Sunday, May 16, 2010
Shreveport/Bossier Area film industry improves after lull
Filmmakers work on "Drive Angry" recently on Clyde Fant Memorial Parkway. (Henrietta Wildsmith/The Times)
Northwest Louisiana's film industry appears to be on the upturn following a relatively slow 2009.
Less than halfway through 2010, combined budgets for the Shreveport-Bossier City area's productions are larger than all of last year. That comes out to about $99 million for six television shows and movies this year, according to the Shreveport-Bossier film office, versus $98.2 million for 18 projects in '09.
An increase in the amount of money the state offers companies in the way of rebates is the driving force, experts say.
Industry publications kept the state and area in top five lists for best places to do business, but at one point in 2009, Shreveport had nothing shooting. After steady activity since 2005, when Hurricane Katrina pushed production here from New Orleans, the shortage of productions hurt. Georgia — still considered one of the Bayou State's main competitors — increased its rebate incentive rate to 30 percent in 2008. That drove companies to Atlanta while Louisiana offered companies only 25 percent of the amount of money spent in-state.
Louisiana since has upped its incentive to 30 percent, and Shreveport and Caddo Parish offer smaller add-ons.
"I've been here for five years, and I have been consistently working for five years," said Ryan Glorioso of Shreveport's Glorioso Casting, "but right now it's just extremely busy."
Meeting the bottom line clearly matters. While incentives help, according to Shreveport film director Jeffrey Goodman, a still unrealized cost-cutting opportunity is the availability of local post-production facilities.
That should change this year with the arrival of the long-awaited Nu Image/Millennium Films studio just west of downtown in the Ledbetter Heights neighborhood and Moonbot and Blade studios at the central city Intertech Science Park. "Once those facilities are up and running, I'm not really sure what we're missing," Goodman said. "To me it's just very encouraging to hear about these new infrastructure projects. We've done something right."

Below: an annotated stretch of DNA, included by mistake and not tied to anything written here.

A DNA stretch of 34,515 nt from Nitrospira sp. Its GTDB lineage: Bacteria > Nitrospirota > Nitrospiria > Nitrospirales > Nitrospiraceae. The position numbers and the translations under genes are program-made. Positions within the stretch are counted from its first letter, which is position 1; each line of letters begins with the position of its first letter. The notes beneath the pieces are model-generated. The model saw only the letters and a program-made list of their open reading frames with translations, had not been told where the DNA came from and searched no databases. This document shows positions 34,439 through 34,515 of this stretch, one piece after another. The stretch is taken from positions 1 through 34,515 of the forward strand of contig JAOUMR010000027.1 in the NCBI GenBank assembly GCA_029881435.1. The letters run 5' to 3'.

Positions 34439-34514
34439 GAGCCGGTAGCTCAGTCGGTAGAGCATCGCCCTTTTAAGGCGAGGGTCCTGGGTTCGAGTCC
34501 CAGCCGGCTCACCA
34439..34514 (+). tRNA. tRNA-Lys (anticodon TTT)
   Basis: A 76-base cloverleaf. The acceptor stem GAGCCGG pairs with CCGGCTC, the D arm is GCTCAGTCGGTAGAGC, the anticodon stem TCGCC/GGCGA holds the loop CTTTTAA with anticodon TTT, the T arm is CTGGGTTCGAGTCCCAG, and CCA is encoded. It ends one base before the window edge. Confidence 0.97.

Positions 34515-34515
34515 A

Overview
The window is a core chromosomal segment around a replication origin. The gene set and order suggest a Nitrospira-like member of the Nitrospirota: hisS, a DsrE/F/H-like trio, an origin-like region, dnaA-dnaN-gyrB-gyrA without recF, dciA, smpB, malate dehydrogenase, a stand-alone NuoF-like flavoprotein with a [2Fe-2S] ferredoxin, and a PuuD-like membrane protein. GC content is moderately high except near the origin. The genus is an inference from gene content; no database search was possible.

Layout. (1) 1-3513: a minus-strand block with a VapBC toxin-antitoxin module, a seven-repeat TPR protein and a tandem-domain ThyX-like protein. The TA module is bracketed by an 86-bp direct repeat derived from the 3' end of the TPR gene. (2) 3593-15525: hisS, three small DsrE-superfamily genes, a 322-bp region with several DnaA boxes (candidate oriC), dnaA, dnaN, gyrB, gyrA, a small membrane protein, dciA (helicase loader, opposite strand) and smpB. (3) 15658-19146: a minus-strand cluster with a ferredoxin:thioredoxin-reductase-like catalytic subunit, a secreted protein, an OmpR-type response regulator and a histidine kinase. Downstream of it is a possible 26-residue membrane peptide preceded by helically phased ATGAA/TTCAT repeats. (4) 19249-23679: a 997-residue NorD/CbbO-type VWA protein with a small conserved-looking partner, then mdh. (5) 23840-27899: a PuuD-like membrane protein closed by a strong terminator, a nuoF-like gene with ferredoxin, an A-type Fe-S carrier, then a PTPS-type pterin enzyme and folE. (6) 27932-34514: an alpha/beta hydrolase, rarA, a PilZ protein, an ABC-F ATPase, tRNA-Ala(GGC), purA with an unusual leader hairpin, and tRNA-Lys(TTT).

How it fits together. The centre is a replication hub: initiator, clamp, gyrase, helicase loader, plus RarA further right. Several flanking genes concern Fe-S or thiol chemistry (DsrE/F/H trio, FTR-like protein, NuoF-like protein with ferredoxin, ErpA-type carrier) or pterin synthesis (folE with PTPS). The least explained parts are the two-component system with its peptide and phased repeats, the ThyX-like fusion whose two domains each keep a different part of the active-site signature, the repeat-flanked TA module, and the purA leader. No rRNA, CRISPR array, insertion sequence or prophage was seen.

The industry's local presence has not affected only directly film-related business.
Cyndi Brenner, unit production manager — the person whose job is to keep a show on budget — for Fox Television Studios' ABC series "The Gates," said her four years here have seen major changes in available temporary living spaces.
Hotels were the main option early on, Brenner said, but now many apartment complexes offer corporate housing, or fully furnished units. Moving into apartments with no furniture or utilities would waste time.
"It would mean us having to go in and baby-sit while the cable guy comes and the electricity gets turned on and all of those things that I don't' have the manpower to do," Brenner said. "But we're willing to pay a certain amount to have it done for us."
Shreveport-Bossier's film office also includes a database of available housing.
The next trickledown effect Brenner hopes for: direct service from Shreveport Regional Airport to Los Angeles.
Shreveport's film commissioner, Arlena Acree, said that since January she's tracked nearly 350 film-related plane trips from here to there. "We definitely are still trying to pursue direct flights to L.A."
While Acree agrees that it's money that brought and has kept the film industry here, there is one perk that seems to have taken a slide. Movie stars used to say the Ark-La-Tex was a respite from the fan and media glare in Hollywood or New York.
But there may need to be etiquette for approaching actors.
"Don't be knocking on their door or making them cookies. Don't put it on Facebook," Acree said. "Actors will be in restaurants or shopping and people come up to them and want to get their picture made. Leave them alone."
What doesn't seem to be a major nuisance for residents, Acree said, is blocking traffic for filming. In recent weeks production has closed sections of major north-south artery Clyde Fant Memorial Parkway.
Last year, the northernmost on-ramp to Interstate 49 was closed for weeks. The city doesn't track its closures, but Acree recalled receiving only one complaint about I-49. "Most of them are maybe a half day or certain hours a day," Acree said. "It doesn't make it that bad."